First step - Balancing act

29th January 2010 at 00:00
If you find that planning, teaching and marking are taking over your life, something's wrong. It needn't be all work and no play

You are now four weeks into what can be the toughest term of the NQT year and have come to realise that coping with the workload without sacrificing your social life is a difficult balance to strike.

So how do more experienced teachers manage to plan lessons, cope with a full timetable and still enjoy themselves? Being well organised can help to ensure that you don't fall victim to your workload.

It is important to accept that you can only do a finite amount in any 24-hour period. "It helps to cultivate the attitude that you will work most effectively and efficiently within the boundary of what's reasonable," says Alex Brandram, a former induction tutor at a secondary school in Greenwich.

"If your workload means that you have little or no time for anything else in your life, either the expectations made of you are unreasonable or you could do with some expert advice on improving your efficiency."

Adopt an attitude that will enable you to sustain realistic high expectations of yourself and your pupils whatever the circumstances or context, says Verna Brandford, lecturer at London University's Institute of Education.

"One of the most effective ways of dealing with stress is to develop some kind of understanding about what exactly it is that stresses you out," she says. "Once you can identify this, you can find ways to tackle the root causes."

Many teachers find that they spend significant amounts of time working at home, but this should not mean that you can't draw the line between what is work and what isn't. "Organise your time to do as much work as possible in school - plan and evaluate lessons and prepare resources," says Miss Brandford. "Try to gauge when you work most effectively and complete tasks accordingly."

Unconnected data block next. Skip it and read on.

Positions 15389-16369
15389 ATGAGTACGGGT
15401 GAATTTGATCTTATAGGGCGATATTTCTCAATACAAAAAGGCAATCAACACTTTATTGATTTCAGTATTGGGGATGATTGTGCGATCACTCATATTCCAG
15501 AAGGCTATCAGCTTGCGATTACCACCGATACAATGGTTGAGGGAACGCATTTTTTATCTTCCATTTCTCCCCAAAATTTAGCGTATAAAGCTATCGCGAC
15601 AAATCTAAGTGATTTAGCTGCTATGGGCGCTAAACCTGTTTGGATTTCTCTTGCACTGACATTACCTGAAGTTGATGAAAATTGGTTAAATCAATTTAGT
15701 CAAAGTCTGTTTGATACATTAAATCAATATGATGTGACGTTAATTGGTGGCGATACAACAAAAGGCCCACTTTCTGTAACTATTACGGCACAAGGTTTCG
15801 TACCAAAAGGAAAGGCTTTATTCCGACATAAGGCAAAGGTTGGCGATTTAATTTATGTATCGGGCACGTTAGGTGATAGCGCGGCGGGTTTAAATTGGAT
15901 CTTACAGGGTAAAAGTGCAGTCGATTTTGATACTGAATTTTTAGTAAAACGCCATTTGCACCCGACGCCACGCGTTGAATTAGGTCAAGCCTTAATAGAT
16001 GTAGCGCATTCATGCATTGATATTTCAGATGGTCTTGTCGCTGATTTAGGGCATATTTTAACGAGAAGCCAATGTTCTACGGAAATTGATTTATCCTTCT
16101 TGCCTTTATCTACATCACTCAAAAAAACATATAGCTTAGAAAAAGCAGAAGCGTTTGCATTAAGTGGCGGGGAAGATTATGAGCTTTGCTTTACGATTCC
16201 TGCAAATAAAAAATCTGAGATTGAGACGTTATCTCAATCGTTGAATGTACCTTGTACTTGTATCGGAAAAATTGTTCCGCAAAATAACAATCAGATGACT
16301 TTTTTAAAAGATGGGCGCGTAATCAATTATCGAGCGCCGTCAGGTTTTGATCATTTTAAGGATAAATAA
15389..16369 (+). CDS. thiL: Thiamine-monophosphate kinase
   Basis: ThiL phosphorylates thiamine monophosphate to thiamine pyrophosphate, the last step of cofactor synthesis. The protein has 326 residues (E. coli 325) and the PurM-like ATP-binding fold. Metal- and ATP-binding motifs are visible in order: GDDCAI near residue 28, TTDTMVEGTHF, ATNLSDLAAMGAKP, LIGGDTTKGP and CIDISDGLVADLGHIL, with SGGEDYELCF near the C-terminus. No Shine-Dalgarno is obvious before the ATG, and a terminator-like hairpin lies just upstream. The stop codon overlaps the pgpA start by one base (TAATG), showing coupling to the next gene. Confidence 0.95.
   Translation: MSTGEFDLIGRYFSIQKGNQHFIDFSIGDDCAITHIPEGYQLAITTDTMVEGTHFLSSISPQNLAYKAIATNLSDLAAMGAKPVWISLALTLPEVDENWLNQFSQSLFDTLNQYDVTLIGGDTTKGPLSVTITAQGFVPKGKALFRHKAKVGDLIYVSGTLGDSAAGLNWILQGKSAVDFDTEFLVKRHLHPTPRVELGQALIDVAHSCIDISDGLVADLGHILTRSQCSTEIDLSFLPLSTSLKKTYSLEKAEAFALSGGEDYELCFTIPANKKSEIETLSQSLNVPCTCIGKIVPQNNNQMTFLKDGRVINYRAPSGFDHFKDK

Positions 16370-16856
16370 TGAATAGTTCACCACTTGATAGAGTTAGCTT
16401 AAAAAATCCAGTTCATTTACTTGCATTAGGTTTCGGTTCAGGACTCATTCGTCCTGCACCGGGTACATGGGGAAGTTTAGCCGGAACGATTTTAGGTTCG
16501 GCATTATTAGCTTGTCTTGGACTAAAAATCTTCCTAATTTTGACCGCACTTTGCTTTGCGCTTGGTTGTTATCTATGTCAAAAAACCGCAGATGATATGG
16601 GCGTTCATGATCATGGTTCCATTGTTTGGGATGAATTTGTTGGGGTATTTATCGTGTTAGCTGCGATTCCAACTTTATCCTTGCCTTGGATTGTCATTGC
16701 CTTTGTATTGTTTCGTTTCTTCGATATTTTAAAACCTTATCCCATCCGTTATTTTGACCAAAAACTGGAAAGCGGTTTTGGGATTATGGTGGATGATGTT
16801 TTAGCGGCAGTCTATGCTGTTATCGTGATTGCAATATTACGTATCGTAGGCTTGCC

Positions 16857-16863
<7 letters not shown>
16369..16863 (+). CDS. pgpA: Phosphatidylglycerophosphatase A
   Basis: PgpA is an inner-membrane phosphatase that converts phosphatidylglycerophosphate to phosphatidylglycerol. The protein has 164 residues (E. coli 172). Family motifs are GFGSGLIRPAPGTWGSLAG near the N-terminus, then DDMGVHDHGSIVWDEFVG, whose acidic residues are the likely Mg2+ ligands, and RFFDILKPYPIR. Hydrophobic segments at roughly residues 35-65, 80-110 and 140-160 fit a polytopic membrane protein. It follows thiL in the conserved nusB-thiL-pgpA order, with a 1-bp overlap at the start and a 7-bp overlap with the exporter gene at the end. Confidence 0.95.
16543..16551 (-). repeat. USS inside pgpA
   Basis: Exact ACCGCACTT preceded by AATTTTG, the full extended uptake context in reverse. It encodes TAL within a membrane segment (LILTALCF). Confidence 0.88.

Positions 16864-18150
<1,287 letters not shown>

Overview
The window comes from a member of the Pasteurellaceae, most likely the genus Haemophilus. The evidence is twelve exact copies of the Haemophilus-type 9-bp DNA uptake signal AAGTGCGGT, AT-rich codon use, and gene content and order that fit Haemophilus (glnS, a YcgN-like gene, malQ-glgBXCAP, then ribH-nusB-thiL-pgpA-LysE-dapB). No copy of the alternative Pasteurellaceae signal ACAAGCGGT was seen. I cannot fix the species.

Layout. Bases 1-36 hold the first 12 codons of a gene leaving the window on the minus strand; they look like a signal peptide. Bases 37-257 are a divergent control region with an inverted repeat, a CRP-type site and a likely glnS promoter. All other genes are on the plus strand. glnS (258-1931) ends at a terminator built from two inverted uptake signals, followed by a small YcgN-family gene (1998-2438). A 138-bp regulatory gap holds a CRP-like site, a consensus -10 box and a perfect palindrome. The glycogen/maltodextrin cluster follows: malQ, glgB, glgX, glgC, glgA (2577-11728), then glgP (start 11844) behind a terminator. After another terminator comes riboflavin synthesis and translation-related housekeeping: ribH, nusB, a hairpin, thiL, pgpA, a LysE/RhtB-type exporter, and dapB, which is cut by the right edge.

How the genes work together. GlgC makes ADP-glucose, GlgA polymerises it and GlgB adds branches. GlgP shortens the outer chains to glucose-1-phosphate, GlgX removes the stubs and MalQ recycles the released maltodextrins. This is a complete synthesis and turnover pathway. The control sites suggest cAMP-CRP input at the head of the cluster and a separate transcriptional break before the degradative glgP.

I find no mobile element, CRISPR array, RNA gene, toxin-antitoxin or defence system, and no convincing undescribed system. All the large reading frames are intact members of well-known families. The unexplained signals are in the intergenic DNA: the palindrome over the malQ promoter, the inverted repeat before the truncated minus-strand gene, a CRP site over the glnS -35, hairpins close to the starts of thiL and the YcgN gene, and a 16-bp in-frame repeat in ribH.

There will always be times when work spills over into home life, and sometimes getting it done is less stressful than leaving it undone. But the key is to recognise when you need to take action to preserve your precious down time.

"Make sure you have at least one full day at the weekend and at least one or two nights off every week," advises Emma Cuthbert, a recently qualified maths teacher at a secondary school in Bedford. "Complete as much as you can while still at school - be strict with yourself. It's the only way to prevent work from bleeding into time that should be set aside for relaxation."

And if you do take work home, make sure that you keep it in a designated place, so that it doesn't spread around every room. "In my first year, my home became an extension of my classroom, which was a huge catastrophe," says Miss Cuthbert.

Miss Brandford suggests joining or initiating an extra-curricular activity that you and the pupils will enjoy. "This will ease the stress of long days at work," she says. "Try to block out time in your diary for social activities unrelated to school."

Feeling in control of your job is crucial. Try listing the aspects of your job that you have control and influence over, and identify those where you feel restricted. This can form the basis of discussions with your induction tutor about how your work affects your life and how to develop personalised strategies for a better worklife balance.

As long as you know you are working to the best of your abilities with the resources available to you, and you seek and take advice from those with more expertise and experience whenever you feel you need it, you will have nothing to worry about.

If you feel that anxieties linked to performance are getting the better of you, ask for help. "Talk to colleagues about their experiences and do some active stress-busting by taking some exercise, giving yourself your favourite healthy food and safeguarding your time off," says Mr Brandram. "All of these actions will help you gain a more balanced perspective."


- Develop an understanding about what stresses you.

- Cultivate an attitude that you will work most effectively within the boundaries of what is reasonable.

- Get some expert advice on improving your efficiency.

- Recognise when you need to take action to preserve your precious down time.

- Make sure you have at least one full day of rest at the weekend and at least one or two nights off every week.

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